Polar Interactions Involving Aromatic Ring Systems

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Other types of polar interactions often observed in ligand-protein complexes are n-n and cation-n interactions. The exact nature of these interactions is quite complex, but qualitatively they can be easily understood in terms of electrostatics. Figure 1.8 displays the calculated molecular electrostatic potential of benzene. It is obtained by calculating the energies of interaction between a benzene ring and a cation placed in different positions around the aromatic ring. The electrostatic potential in Figure 1.8 is color-coded on the vdW surface. A red color indicates a strong attraction between the cation and the aromatic ring and a blue color indicates a strong repulsion. Thus, a cation, for example an ammonium ion, may favorably interact with the face of the benzene ring, as shown in Figure 1.8. In n-n interactions, the edge of one benzene ring interacts with the face of the other.

Other aromatic rings such as phenol and indole display similar electrostatic potentials as benzene. Thus, the aromatic rings of phenylalanine, tyrosine, and tryptophan side chains may favorably interact with positively charged functional groups of the ligand. It has been estimated that a cation-n interaction may contribute by 8-17 kJ/mol to the overall binding of the ligand, which is equivalent to a 23- to 760-fold increase in affinity. Figure 1.9 shows the binding of nicotine to the

HH HH

FIGURE 1.8 The molecular electrostatic potential of benzene.

HH HH

FIGURE 1.8 The molecular electrostatic potential of benzene.

FIGURE 1.9 Nicotine in the binding pocket of the AChBP (pdb-code 1UW6).

AChBP. The binding displays a cation-n interaction between the ammonium group in nicotine and the indole ring system of Trp143.

dghydrophob—The Hydrophobic Effect

The hydrophobic effect is a concept used to describe the tendency of nonpolar compounds to transfer from water to an organic phase, for example, a lipophilic region of a protein. When a lipophilic compound is inserted into water it changes the dynamic network of hydrogen bonds between water molecules in pure liquid. It creates a new interface in which water molecules around the lipo-philic compound assume a more ordered arrangement than bulk water. This results in a decrease in entropy. Formation of a ligand-protein complex displaces the ordered water from the ligand and the protein into bulk water, as shown in Figure 1.10. The increased "freedom" of movement of the released water molecules gives an increase in entropy (AS) and, according to Equation 1.3, a more negative AG—an increase in affinity.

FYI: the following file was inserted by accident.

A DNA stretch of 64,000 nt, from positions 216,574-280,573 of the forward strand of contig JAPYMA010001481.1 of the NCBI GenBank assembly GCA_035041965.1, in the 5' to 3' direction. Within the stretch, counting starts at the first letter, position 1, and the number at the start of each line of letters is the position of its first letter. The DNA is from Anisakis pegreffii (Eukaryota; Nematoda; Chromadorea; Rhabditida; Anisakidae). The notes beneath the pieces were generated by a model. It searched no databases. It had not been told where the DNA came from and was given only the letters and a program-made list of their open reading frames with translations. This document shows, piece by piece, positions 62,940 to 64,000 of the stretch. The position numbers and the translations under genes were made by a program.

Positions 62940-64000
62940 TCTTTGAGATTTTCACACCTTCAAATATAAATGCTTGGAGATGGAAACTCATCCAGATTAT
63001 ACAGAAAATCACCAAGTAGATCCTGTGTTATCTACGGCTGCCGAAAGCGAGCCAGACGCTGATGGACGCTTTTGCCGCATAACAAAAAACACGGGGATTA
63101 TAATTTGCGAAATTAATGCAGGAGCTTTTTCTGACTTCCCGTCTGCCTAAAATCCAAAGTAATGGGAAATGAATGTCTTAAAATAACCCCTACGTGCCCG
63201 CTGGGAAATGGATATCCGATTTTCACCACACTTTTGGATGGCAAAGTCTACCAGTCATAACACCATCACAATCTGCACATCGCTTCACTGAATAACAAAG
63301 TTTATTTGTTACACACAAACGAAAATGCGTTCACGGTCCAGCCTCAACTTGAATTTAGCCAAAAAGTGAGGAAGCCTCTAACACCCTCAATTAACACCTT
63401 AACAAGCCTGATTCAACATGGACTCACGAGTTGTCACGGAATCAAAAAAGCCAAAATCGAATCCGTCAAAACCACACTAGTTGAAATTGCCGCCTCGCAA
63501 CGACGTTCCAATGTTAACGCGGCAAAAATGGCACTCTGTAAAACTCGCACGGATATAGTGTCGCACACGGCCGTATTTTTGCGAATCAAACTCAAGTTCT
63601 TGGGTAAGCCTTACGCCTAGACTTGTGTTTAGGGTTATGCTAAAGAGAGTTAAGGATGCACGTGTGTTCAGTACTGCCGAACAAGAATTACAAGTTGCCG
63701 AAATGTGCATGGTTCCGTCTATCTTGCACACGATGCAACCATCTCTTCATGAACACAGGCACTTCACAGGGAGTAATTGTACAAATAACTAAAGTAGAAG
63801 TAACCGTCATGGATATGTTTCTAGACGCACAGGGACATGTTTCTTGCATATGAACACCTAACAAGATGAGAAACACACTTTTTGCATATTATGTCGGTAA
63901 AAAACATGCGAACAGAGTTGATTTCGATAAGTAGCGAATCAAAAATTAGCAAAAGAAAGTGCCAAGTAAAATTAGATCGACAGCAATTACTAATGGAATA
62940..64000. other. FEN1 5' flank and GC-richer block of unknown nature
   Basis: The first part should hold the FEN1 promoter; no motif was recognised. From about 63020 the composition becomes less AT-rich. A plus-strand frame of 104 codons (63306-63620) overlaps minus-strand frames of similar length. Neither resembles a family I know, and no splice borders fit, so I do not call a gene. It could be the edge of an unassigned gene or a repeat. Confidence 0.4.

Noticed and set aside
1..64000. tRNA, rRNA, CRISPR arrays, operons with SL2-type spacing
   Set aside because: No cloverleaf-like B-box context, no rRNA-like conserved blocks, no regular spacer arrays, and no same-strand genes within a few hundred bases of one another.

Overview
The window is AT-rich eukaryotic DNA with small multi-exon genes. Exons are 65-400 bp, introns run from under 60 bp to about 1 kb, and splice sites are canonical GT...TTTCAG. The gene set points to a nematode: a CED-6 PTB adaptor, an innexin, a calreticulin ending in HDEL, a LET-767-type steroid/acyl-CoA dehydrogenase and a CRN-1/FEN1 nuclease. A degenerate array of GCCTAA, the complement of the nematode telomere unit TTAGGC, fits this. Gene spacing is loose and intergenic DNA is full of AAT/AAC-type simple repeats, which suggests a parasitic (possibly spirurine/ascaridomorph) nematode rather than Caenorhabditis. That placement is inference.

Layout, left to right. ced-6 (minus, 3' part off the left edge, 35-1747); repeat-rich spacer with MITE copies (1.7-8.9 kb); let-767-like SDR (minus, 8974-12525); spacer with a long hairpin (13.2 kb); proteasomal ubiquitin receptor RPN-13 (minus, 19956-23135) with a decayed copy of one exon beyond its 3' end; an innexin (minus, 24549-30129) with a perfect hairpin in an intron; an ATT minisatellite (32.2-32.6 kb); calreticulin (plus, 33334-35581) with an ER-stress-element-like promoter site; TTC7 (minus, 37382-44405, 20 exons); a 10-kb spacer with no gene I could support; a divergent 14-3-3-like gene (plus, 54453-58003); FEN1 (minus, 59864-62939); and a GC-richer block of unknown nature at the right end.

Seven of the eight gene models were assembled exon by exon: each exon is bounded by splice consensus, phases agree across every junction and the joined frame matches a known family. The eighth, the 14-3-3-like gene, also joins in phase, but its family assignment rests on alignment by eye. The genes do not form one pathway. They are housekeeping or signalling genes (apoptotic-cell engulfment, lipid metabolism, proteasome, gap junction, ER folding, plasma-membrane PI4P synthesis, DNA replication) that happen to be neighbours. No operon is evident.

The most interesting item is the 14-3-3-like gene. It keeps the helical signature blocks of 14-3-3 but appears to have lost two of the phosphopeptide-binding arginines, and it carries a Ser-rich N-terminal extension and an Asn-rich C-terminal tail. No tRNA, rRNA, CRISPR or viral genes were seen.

The magnitude of the hydrophobic effect is related to the area of hydrophobic surface that is buried in the binding cavity. Estimates, based on measurements of solvent transfer and ligand binding, range between 0.1 and 0.24 kJ/A2 mol. The burial of a methyl group of ca. 25 A-2 is thus expected to result in an affinity increase by a factor of 3-10. In cases of a more perfect fit between a methyl group and the protein, the affinity increase may be even larger.

Analysis of ligand-protein interactions and attempts at ligand design often focus on hydrogen bonding and other electrostatic interactions. However, in many cases even strong hydrogen bond interactions may favorably be replaced by hydrophobic interactions. An example of this is shown in Figure 1.11. The influenza neuraminidase inhibitor 1.1 binds to the protein with an affinity (IC50) of

FIGURE 1.10 The hydrophobic effect.

HO2C

NHAc

IC50=150 nM

NHAc

IC50= 1 nM

IC50=150 nM

IC50= 1 nM

FIGURE 1.11 Influenza neuraminidase inhibitors.

150 nM. According to the ligand-receptor x-ray structure, the binding displays a bidentate chargeassisted hydrogen bond between the terminal glycerol hydroxy groups and a glutamate side chain. Removal of the glycerol side chain as in analogue 1.2 and replacement with an hydrophobic alkyl group increases the affinity to 1 nM (the minor modifications of the six-membered ring are not expected to influence the affinity significantly). An x-ray structure of the protein complex (1.2) shows that the glutamate side chain is folded back, opening up a large hydrophobic pocket as indicated in Figure 1.11.

1.3.5 Agvdw—Attractive and Repulsive vdW Interactions

Nonpolar interactions between atoms, that is, vdW interactions, may be attractive as well as repulsive as shown by the vdW energy curve in Figure 1.12.